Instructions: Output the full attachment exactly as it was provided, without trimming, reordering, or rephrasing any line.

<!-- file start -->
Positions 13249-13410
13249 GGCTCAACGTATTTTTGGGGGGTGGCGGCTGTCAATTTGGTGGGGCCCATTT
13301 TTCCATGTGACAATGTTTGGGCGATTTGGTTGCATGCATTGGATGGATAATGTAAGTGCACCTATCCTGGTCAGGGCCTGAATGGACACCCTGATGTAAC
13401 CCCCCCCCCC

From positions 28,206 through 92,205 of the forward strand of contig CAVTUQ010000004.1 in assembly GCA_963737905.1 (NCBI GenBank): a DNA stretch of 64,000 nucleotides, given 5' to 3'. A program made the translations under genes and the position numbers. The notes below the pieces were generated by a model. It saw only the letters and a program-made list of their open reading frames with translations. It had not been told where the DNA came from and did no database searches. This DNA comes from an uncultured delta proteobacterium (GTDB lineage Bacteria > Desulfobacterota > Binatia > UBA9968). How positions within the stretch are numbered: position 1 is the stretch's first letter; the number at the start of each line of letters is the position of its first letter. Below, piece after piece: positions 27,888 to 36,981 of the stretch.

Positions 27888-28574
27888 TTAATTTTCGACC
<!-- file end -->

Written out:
Positions 13249-13410
13249 GGCTCAACGTATTTTTGGGGGGTGGCGGCTGTCAATTTGGTGGGGCCCATTT
13301 TTCCATGTGACAATGTTTGGGCGATTTGGTTGCATGCATTGGATGGATAATGTAAGTGCACCTATCCTGGTCAGGGCCTGAATGGACACCCTGATGTAAC
13401 CCCCCCCCCC

From positions 28,206 through 92,205 of the forward strand of contig CAVTUQ010000004.1 in assembly GCA_963737905.1 (NCBI GenBank): a DNA stretch of 64,000 nucleotides, given 5' to 3'. A program made the translations under genes and the position numbers. The notes below the pieces were generated by a model. It saw only the letters and a program-made list of their open reading frames with translations. It had not been told where the DNA came from and did no database searches. This DNA comes from an uncultured delta proteobacterium (GTDB lineage Bacteria > Desulfobacterota > Binatia > UBA9968). How positions within the stretch are numbered: position 1 is the stretch's first letter; the number at the start of each line of letters is the position of its first letter. Below, piece after piece: positions 27,888 to 36,981 of the stretch.

Positions 27888-28574
27888 TTAATTTTCGACC